Like the transformation masks carved by the Kwakwaka’wakw people, where, for example, the raven mask is opened and a human face is revealed (surrounded by two serpents), MASKS is a journal within a journal (R’r).

Send as many poems as you like to: haikumasks@gmail.com

Multiple masks may be used in a single submission, but all submissions must be accompanied by at least one.

For a look at what we’ve done so far, please see:

MASKS ONE    /    MASKS 2    /    MASKS III

We’ll be accepting submissions until August 1, 2012, and will respond to them as soon as possible.

Scott Metz & Chris Gordon, editors

realms

Bashō’s haiku speak only of what was around him [emphasis in original]. That is, his subject was either an emotion he felt subjectively or else natural scenes and human affairs that he observed objectively. This is of course admirable, but the fact that he discarded scenes which arise from imagination and are outside observation, as well as human affairs he had not experienced, shows that Bashō’s realm was rather small.”

—Shiki

Masaoka Shiki: his life and works

by Janine Beichman (40)

bones

“The bones of haikai are plainness and oddness.”

—Bashō

/ The essential haiku: versions of Bashō, Buson, and Issa edited by Robert Hass (238)

The Touchstone Awards for Individual Poems 2011

On National Haiku Poetry Day (April 17th; 17 syllables, get it?), The Haiku Foundation announced the winners for their Touchstone Awards for Individual Poems in 2011, as well as for their Touchstone Distinguished Book Awards for 2011, and also the winners of their 2012 HaikuNow! contest.

Lots going down.

No winners from R’r were selected for the Touchstone Awards for Individual Poems this year, but two ku that appeared in R’r in 2011 made their Shortlist. One was the following by Chris Gordon, from R’r 11.1:

And one of my own, also from R’r 11.1:

These were two, from the 30, i submitted for the contest (having been invited by THF, as editor of R’r, to submit 10 from each issue we published in 2011). Hope to share all of those sometime soon.

Two ku that i’ve shared on this blog as favorites of mine from other journals in 2011 got top honors however (out of 6 total):

gunshot
every pine needle
pointing at something

Gregory Hopkins

/ The Heron’s Nest (Volume 13:2, June 2011)

&

back from the war   
all his doors
swollen shut

Bill Pauly

/ Modern Haiku (42.1)

Also, as an individual, i was able to submit two of my favorites from other journals for the contest.

One of the two i submitted was Bill Pauly’s ku above.

i like this one so much because it can be read in different ways, and those readings (from the hyper-literal to the symbolic/metaphorical), for me, can be held in the mind simultaneously, and have, i feel, great depth, and far-reaching implications about the human psyche, war, society/culture, Nature, and the world. The words chosen are perfect—nothing’s wasted—and the line breaks are steel-solid. All around, a great and highly memorable poem.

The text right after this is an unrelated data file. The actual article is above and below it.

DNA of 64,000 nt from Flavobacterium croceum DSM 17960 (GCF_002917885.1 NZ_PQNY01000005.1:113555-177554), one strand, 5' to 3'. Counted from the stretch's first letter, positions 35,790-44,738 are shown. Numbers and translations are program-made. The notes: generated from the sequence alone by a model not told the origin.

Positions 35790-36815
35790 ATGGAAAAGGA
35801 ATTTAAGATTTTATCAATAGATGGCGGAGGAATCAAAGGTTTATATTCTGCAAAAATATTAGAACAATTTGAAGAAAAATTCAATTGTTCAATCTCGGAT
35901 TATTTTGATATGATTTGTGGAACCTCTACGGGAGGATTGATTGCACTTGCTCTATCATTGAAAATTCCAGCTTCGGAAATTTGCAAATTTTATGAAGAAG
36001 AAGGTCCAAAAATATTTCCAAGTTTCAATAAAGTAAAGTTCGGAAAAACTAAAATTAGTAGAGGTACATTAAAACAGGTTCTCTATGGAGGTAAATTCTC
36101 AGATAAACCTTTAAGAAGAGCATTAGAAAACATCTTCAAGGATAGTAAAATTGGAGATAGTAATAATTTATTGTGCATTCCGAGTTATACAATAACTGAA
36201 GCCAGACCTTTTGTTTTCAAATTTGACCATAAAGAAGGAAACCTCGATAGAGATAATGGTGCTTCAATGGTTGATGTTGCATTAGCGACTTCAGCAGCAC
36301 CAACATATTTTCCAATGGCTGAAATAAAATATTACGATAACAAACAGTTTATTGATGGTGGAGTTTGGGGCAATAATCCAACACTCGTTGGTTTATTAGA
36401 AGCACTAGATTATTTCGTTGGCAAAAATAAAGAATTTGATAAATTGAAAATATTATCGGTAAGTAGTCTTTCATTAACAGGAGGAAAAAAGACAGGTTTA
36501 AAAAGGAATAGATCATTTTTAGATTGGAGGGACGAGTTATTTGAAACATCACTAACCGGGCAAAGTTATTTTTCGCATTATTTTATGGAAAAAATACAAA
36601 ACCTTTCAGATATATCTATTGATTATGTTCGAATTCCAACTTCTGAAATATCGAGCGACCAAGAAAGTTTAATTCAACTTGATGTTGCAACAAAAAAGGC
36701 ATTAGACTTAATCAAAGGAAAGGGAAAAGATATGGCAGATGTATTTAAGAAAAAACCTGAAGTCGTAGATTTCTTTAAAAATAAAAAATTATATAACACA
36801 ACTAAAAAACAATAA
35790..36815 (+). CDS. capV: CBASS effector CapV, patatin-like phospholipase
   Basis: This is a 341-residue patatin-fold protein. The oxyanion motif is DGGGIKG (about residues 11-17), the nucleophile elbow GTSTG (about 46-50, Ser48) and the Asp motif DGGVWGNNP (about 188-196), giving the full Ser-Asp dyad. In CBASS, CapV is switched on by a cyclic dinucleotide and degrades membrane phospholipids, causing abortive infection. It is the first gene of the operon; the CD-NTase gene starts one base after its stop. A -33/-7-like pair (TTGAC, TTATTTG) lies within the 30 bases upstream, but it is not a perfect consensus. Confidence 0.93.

The other of the two i submitted was Lee Gurga’s

the scent of paradise a dead bird in my hand

from Modern Haiku 42.2.

Here the abstract and the concrete are oddly and jarringly grafted on to one another to create a world i never encountered before, yet somehow feel i should’ve (or, actually, that i have, but didn’t realize it until reading Lee’s poem). The balance of release and lifelessness, sadness/aloneness and magnificence, invisibility and concreteness (yet invitation: what kind of bird? what colors?, etc.), the implication of death equaling life/new life, and vice versa, and the intense intimacy and physicality of the bird in hand (flight ceased, flight caught, flight realized and felt)—it is all so mesmerizing. Here the taxonomical naming of the bird would only impede and ruin the entire poem, like it does so often in English-language haiku. The one line construction is perfect and heightens the reading experience.

In the weeks ahead here, Paul Pfleuger, Jr. will be sharing his favorites that appeared in R’r in 2011 with some commentary and lingering questions; & i’ll continue to throw up more of my favs from other journals in 2011. And amongst all of that, the new issue of R’r (12.1) will be completed and unveiled.

Contribute!: The Haiku Foundation Video Archive

The Haiku Foundation (THF) has an interesting, exciting & important new project/campaign on IndieGoGo that could greatly use your help: The Haiku Foundation Video Archive. Be sure to check out the video that introduces the project.

Some words on the project from THF:

“[Help] contribute to the first collection of in-depth interviews documenting the development of 20th century English-language haiku. Poets, translators, and scholars, who have been largely ignored by the literary community, will share their work and discuss their ideas. The resulting video and audio recordings will be available FREE of charge on the The Haiku Foundation website, providing easy access to poets, teachers, critics, researchers, & readers.